Critics say tax code unduly protects IRS leaker

We haven't talked too much about the hot water the Internal Revenue Service found itself stewing in this year. Back in February, it was the Taxpayer Advocate Service who charged that the IRS adopted a snail's-pace approach in fixing issues for taxpayers when it discovered hundreds of thousands of social security numbers had been stolen. In May, there was the news that the IRS had put conservative-leaning groups seeking tax-exempt status through undue scrutiny.  

Since that latter disclosure, the House Ways and Means Committee has been investigating the targeting practices, including one instance in which a confidential list of donors to the National Organization for Marriage got leaked to a competing organization. That subsequently led to some news stories revealing that Mitt Romney had given money to NOM.

Now comes word that the IRS employee who leaked that information has been identified, but congressional investigators say they are blocked by law from releasing any information about the person. 

They can't talk about what he or she might have done; whether he or she faced disciplined; or whether he or she even still works for the IRS. That's because the same federal tax code against disclosing taxpayer information that the person is alleged to have violated in leaking the NOM list also applies to that person.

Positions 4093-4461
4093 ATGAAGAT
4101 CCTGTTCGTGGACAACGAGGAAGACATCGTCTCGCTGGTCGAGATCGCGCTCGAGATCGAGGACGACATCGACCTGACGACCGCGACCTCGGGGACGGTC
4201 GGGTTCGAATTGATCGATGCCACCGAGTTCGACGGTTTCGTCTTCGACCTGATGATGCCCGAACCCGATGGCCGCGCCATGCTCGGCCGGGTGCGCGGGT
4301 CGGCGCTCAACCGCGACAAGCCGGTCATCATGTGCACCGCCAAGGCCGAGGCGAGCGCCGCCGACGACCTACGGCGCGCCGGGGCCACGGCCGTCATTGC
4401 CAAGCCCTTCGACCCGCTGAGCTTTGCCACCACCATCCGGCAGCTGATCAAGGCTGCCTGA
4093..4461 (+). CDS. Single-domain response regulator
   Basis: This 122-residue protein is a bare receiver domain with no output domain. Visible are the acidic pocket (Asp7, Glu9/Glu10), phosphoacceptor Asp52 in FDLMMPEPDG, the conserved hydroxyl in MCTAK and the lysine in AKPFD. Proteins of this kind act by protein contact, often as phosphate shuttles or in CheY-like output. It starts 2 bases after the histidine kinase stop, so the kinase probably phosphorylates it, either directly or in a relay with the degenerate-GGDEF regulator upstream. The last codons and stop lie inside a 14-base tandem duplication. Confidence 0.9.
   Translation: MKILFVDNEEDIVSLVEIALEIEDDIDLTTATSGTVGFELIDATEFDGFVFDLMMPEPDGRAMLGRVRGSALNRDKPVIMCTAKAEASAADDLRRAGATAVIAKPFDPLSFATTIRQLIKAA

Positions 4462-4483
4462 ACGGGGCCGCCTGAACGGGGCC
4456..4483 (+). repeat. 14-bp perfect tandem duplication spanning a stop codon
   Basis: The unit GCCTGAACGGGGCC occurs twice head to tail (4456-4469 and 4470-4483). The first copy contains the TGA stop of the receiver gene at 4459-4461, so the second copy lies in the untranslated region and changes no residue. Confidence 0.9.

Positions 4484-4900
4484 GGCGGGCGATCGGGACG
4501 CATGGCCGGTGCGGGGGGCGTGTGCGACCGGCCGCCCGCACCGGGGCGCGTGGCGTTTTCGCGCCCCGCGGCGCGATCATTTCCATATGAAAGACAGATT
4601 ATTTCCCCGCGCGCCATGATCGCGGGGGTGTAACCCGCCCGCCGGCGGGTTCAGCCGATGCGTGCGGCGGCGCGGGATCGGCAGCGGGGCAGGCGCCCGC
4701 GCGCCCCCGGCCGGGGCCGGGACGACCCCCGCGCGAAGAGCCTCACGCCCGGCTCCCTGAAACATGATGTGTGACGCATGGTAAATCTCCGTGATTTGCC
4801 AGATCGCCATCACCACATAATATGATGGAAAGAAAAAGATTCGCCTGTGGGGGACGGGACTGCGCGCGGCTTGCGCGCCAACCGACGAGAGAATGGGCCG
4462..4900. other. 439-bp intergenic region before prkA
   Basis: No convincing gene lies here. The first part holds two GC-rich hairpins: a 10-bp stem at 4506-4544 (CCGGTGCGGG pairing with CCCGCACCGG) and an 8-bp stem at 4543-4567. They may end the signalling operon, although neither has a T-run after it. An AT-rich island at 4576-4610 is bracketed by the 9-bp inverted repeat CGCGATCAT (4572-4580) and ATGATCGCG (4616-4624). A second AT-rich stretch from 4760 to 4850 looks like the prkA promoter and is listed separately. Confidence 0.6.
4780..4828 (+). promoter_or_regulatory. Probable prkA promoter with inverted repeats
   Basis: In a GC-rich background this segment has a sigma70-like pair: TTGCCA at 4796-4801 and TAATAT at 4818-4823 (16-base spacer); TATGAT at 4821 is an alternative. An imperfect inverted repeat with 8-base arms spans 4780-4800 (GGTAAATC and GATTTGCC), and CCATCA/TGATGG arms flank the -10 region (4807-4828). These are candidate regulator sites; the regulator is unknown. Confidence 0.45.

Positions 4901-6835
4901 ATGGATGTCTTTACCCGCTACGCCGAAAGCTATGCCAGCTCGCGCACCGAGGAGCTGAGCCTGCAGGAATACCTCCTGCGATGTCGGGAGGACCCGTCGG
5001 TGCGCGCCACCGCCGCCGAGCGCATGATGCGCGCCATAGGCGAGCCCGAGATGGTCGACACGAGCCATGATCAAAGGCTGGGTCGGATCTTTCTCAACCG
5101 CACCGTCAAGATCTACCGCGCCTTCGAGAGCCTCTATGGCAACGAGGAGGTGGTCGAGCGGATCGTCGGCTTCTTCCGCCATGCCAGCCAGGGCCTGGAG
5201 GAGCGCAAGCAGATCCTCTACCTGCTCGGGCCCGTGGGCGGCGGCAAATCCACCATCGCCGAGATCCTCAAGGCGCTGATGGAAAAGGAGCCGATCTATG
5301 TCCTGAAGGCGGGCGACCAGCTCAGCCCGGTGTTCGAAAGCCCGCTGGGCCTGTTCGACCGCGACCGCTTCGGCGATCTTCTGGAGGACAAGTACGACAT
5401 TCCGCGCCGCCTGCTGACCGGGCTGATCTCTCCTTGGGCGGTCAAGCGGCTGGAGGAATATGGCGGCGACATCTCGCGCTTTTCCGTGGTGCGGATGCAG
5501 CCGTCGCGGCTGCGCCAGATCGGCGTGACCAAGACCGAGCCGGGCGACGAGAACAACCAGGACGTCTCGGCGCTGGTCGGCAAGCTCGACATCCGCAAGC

The paradoxical situation in which law designed to protect taxpayers in the midst of IRS scrutiny is now being used to shield an alleged felon is clearly frustrating to members of the congressional committee and to NOM.

Officials with NOM are calling for the Department of Justice to actively prosecute the IRS leaker and others who may have participated in the dissemination of the donor list to the public. They say that's the only way a hole can be punched in what they see as the unwarranted protection now offered by the tax code.

Source:, "Investigation IDs IRS Leaker," Eliana Johnson, Oct. 30, 2013 

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